To Contemplate Without Dread: Nineteenth Century Taxidermy and the Study of Natural History
Natural history illustrations often aim to show life-like flora and fauna. Depictions of birds poised to take flight, fish swimming upstream, and mammals mid-stride are common in 18th and 19th century zoology and botany publications. What is lost in these often lavish illustrations is a certain truth about the way many naturalists interacted with their objects of study: many species of plant or animal were first encountered not in the wild, but in the display case, in the form of carefully prepared specimens.
One British naturalist, Captain Thomas Brown (1785-1862), made the practical observation that mounted animal specimens allowed naturalists to “contemplate, without dread, the most destructive and furious quadrupeds, and the most noxious reptiles.” It follows that many dangerous and rare species may not have been studied if not for taxidermy. Similarly, the building up of large and comprehensive natural history collections would not have been possible without a means of preserving specimens for the long term. As early collectors and naturalists quickly realized, proper taxidermy techniques were necessary to ensure that museum and cabinet collections did not degrade and disintegrate over time. Thus, a significant part of natural history is the rather unnatural history of taxidermy and specimen preparation.
While elements of modern taxidermy can be traced back to ancient Egyptian embalming practices, taxidermy as a tool for the study of natural history did not come about until the mid-18th century. French entomologist René Antoine Ferchault de Réaumur’s treatise, ‘Divers means for preserving from corruption dead birds intended to be sent to remote countries, so that they may arrive there in good condition…‘, published in the Transactions of the Royal Society in 1748, is often cited as the first comprehensive discussion of the topic. However, Réaumur proposed techniques for preparing specimens for shipment only, not long-term preservation or display.
More comprehensive techniques developed in the 19th century into what many referred to as the ‘Art’ of taxidermy, and it was during this time that popular printed manuals on taxidermy proliferated. The Biodiversity Heritage Library currently includes over fifty examples of such manuals, published between 1799 and 1927.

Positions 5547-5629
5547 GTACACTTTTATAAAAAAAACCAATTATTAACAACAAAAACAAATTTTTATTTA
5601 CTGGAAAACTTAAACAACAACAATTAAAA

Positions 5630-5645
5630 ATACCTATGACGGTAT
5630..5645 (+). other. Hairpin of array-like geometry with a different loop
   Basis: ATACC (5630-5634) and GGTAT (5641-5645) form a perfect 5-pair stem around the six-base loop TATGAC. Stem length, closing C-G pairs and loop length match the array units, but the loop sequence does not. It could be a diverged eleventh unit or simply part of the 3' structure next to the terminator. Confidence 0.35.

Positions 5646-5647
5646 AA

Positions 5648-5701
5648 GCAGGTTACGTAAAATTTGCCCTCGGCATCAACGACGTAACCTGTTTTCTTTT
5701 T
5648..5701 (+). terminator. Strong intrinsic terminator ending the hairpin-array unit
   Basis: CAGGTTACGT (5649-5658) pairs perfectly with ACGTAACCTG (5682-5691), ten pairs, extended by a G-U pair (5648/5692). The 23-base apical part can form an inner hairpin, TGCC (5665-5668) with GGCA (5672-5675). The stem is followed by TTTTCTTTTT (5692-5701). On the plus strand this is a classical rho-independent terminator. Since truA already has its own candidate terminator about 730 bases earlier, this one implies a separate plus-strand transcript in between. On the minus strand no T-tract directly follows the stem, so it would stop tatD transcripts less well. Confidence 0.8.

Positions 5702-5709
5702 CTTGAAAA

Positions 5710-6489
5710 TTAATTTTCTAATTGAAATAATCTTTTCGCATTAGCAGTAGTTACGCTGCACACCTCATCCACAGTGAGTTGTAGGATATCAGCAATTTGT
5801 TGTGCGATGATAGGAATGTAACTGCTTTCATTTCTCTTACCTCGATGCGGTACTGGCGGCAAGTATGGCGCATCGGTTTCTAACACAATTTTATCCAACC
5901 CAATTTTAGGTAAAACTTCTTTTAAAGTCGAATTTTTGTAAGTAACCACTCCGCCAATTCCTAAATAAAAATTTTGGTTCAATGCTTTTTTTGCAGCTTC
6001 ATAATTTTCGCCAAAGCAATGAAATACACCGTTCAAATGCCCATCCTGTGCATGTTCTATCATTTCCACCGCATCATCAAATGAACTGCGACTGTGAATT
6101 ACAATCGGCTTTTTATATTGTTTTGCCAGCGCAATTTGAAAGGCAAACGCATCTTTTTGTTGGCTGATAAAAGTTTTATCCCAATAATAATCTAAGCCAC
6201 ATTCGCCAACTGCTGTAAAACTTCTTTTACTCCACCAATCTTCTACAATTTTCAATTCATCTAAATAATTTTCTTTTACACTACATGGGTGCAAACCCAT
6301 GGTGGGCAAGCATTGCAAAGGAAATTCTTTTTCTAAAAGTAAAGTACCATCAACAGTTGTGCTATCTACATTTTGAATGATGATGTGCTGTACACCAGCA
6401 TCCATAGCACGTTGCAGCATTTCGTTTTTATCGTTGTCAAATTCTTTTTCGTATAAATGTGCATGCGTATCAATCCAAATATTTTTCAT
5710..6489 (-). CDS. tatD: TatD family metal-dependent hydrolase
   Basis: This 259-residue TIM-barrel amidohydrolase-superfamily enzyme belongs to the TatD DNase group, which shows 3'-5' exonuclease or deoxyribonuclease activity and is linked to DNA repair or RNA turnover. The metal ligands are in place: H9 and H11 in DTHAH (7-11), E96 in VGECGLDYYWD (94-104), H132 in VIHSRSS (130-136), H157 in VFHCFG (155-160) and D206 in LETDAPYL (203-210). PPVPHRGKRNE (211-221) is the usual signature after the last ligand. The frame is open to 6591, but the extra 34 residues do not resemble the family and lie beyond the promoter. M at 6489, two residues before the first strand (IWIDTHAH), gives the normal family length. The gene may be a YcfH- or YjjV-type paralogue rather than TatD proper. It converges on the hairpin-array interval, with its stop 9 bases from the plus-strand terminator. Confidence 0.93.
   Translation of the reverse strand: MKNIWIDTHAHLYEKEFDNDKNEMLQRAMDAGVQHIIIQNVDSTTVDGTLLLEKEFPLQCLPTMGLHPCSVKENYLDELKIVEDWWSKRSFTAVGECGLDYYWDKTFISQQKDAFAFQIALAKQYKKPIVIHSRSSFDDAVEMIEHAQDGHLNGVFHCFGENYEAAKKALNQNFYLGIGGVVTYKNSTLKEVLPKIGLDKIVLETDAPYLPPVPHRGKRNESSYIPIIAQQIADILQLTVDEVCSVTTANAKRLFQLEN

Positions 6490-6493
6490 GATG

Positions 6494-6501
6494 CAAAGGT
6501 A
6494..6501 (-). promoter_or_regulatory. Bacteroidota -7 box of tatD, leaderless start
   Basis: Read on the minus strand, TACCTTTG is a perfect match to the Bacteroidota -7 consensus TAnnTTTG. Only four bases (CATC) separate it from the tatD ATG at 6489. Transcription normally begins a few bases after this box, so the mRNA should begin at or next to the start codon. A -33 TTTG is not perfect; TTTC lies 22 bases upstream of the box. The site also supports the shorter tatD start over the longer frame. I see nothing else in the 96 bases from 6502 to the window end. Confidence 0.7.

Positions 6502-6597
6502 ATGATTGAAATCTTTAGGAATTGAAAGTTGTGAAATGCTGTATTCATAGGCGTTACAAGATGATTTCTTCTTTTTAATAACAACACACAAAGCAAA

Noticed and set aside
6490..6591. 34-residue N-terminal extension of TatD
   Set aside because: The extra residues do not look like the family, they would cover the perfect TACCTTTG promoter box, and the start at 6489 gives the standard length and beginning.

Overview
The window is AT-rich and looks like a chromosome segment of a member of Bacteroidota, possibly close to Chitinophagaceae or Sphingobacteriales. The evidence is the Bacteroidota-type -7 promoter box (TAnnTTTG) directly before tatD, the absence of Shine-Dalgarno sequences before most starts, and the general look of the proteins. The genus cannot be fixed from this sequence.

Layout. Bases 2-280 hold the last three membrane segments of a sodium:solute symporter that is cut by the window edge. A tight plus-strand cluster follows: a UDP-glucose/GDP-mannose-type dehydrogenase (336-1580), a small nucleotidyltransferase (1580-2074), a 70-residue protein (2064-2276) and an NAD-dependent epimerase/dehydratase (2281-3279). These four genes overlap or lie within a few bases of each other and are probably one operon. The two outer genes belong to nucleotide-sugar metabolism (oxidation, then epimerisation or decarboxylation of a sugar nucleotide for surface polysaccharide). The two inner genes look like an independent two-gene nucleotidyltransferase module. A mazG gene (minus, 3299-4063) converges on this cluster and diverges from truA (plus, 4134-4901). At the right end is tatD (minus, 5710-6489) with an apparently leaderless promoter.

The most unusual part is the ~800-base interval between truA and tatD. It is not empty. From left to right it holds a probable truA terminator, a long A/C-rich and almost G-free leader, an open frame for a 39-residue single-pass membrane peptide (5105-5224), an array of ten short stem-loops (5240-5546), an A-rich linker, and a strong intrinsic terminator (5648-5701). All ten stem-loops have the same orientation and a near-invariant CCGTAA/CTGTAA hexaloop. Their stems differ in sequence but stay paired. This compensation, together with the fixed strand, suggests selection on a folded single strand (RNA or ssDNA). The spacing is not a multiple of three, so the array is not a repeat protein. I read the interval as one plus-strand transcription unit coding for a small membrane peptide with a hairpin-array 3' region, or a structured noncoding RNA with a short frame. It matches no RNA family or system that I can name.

Captain Thomas Brown, better known for his work in the field of conchology (the species of sea-snail Zebina browniania is named after him), published The Taxidermist’s Manual, or, The Art of Collecting, Preparing and Preserving Objects of Natural History in 1833. The work covers in rather gruesome detail the methods for skinning and preparing a range of mammals, fish and birds – including species as large as the elephant – as well as techniques for mounting smaller crustacea and insects. It includes “Mr. Waterton’s method for stuffing birds,” referring to the more famous naturalist Charles Waterton (1782-186), gives recipes for chemical compounds used in preservation, describes two methods for constructing false eyes out of enamel, and lists common prices for some of the supplies required. The manual also gives creative advice for mounting and positioning each species: sloths, for example, should always be mounted in an upright position, as they are seldom seen walking horizontally.
Brown’s general advice to the taxidermist is “copy nature whenever you have it in your power.”
The text is illustrated by plates cut by Scottish engraver Robert Scott. In stark contrast to the life-like creatures often found in many illustrated natural history volumes, the animals here (including what appears to be a poor domestic cat) are very clearly dead, though they are still idealized. More macabre images may be found on plates four and five, which show the various surgical instruments – scalpels, mallets and pliers – used in the various stages of animal taxidermy. Perhaps the strangest inclusion, however, is a short appendix in which Brown describes a newly discovered French technique for preserving the human body.
Popular works like Thomas Brown’s Taxidermist’s manual reveal in morbid detail the unnatural materials and practices that coincided with the study of natural history – the arsenic, wire, stuffing, and false eyes that naturalists employed in their attempts to “avert the process of Time’s destroying hand.”
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